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1984 United States gubernatorial elections

From Wikipedia, the free encyclopedia

1984 United States gubernatorial elections

← 1983 November 6, 1984 1985 →

15 governorships
13 states; 2 territories
  Majority party Minority party
Charles Robb 1980.jpg
Dick Thornburgh 1978.jpg
Leader Chuck Robb Dick Thornburgh
Party Democratic Republican
Leader's seat Virginia Pennsylvania
Last election 35 governorships 15 governorships
Seats before 35 15
Seats after 34 16
Seat change Decrease1 Increase1

1984 Rhode Island gubernatorial election1984 Arkansas gubernatorial election1984 Delaware gubernatorial election1984 Indiana gubernatorial election1984 Missouri gubernatorial election1984 Montana gubernatorial election1984 New Hampshire gubernatorial election1984 North Carolina gubernatorial election1984 North Dakota gubernatorial election1984 Utah gubernatorial election1984 Vermont gubernatorial election1984 Washington gubernatorial election1984 West Virginia gubernatorial election1984 Puerto Rico gubernatorial election1984 American Samoa gubernatorial election1984 Gubernatorial election map.svg
About this image
  Republican hold
  Republican gain
  Democratic hold
  Democratic gain

United States gubernatorial elections were held on November 6, 1984, in 13 states and two territories. The Republicans had a net gain of one seat in this election, which coincided with the Senate, House elections and presidential election.

This was the last year in which Arkansas held a gubernatorial election in the same year as the presidential election. The length of gubernatorial terms for Arkansas' governor would be extended from two years to four years with elections taking place in midterm election years following the passage of the Sixty-third Amendment to the Arkansas Constitution.[1]

YouTube Encyclopedic

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  • Jesse Helms vs Jim Hunt - 1984 U.S. Senate Debate (Debate 3 of 3) | UNC-TV
  • Beyond the Presidential Election: What to expect in the House and Senate


Election results

State Incumbent Party Status Opposing candidates
Arkansas Bill Clinton Democratic Re-elected, 62.5% Woody Freeman (Republican) 37.4%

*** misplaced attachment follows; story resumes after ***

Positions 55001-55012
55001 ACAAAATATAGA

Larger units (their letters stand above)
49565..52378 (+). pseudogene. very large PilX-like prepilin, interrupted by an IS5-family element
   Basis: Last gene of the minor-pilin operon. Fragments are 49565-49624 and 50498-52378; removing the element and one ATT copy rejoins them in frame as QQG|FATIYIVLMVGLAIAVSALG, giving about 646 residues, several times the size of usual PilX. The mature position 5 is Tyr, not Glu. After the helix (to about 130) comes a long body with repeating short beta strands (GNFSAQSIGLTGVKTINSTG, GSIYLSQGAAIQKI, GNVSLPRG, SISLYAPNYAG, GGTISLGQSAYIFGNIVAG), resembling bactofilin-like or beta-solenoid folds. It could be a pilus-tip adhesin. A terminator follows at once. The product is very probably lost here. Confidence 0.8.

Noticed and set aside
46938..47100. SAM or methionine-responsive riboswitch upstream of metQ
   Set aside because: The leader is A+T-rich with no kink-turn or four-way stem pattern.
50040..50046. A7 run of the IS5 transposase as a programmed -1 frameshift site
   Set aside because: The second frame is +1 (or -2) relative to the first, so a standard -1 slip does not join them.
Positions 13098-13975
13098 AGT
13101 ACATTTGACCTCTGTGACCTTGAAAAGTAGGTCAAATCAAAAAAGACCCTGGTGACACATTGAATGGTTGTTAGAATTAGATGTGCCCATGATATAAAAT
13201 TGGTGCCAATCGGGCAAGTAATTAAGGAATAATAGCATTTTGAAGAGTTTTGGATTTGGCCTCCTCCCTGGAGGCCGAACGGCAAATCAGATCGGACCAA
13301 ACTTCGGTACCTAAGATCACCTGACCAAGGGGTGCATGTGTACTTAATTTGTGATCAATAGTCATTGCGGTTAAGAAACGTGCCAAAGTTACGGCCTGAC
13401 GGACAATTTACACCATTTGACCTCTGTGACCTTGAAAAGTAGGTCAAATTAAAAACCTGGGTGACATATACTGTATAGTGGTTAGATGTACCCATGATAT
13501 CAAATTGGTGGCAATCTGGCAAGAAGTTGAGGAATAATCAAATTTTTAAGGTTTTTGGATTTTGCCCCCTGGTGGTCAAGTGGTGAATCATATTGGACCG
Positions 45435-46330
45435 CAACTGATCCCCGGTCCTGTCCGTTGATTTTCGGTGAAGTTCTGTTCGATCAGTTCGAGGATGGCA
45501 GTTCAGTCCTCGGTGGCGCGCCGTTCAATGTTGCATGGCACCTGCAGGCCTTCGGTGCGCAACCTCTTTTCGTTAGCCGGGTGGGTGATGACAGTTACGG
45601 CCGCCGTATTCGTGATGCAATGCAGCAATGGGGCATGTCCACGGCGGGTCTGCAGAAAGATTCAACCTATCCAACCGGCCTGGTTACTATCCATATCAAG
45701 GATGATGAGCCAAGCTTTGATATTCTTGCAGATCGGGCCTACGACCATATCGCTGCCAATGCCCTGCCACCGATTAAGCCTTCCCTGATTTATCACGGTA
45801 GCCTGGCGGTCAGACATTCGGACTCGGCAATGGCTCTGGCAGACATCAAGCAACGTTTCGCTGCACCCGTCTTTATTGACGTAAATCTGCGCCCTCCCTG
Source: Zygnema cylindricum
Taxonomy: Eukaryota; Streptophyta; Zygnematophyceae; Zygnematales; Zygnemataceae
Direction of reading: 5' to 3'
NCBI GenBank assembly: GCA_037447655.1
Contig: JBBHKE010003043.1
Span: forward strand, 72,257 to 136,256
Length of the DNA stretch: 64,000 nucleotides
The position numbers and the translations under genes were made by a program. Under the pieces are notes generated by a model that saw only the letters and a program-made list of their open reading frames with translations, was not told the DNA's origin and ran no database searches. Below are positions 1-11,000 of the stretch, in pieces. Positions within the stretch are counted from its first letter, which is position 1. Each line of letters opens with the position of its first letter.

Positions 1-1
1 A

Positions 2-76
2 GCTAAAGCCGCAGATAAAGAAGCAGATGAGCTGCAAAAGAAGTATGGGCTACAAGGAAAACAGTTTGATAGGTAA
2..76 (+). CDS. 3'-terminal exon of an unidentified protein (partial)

Delaware Pete du Pont Republican Term-limited, Republican victory Mike Castle (Republican) 55.0%
William J. Quillen (Democratic) 45.0%
Indiana Robert D. Orr Republican Re-elected, 52.16% Wayne Townsend (Democratic) 47.18%
Rockland Snyder (American) 0.34%
James A. Ridenour (Libertarian) 0.32%
Missouri Kit Bond Republican Retired, Republican victory John Ashcroft (Republican) 56.7%
Ken Rothman (Democratic) 43.3%
Montana Ted Schwinden Democratic Re-elected, 70.3% Pat M. Goodover (Republican) 26.4%
Larry Dodge (Libertarian) 3.3%
New Hampshire John H. Sununu Republican Re-elected, 66.8% Chris Spirou (Democratic) 33.1%
North Carolina Jim Hunt Democratic Term-limited, Republican victory James G. Martin (Republican) 54.3%
Rufus L. Edmisten (Democratic) 45.4%
North Dakota Allen I. Olson Republican Defeated, 44.7% George A. Sinner (Democratic) 55.3%
Rhode Island J. Joseph Garrahy Democratic Retired, Republican victory Edward D. DiPrete (Republican) 60.0%
Anthony J. Solomon (Democratic) 40.0%
Utah Scott M. Matheson Democratic Retired, Republican victory Norman H. Bangerter (Republican) 55.9%
Wayne Owens (Democratic) 43.8%
Vermont Richard A. Snelling Republican Retired, Democratic victory Madeleine Kunin (Democratic) 50.0%
John J. Easton Jr. (Republican) 48.5%
William E. Wicker (Libertarian) 0.8%
Washington John Spellman Republican Defeated, 46.7% Booth Gardner (Democratic) 53.3%
West Virginia Jay Rockefeller Democratic Term-limited, Republican victory Arch A. Moore Jr. (Republican) 53.3%
Clyde See (Democratic) 46.7%

See also


  1. ^ AR Const. amendment 63

This page was last edited on 7 February 2021, at 04:38
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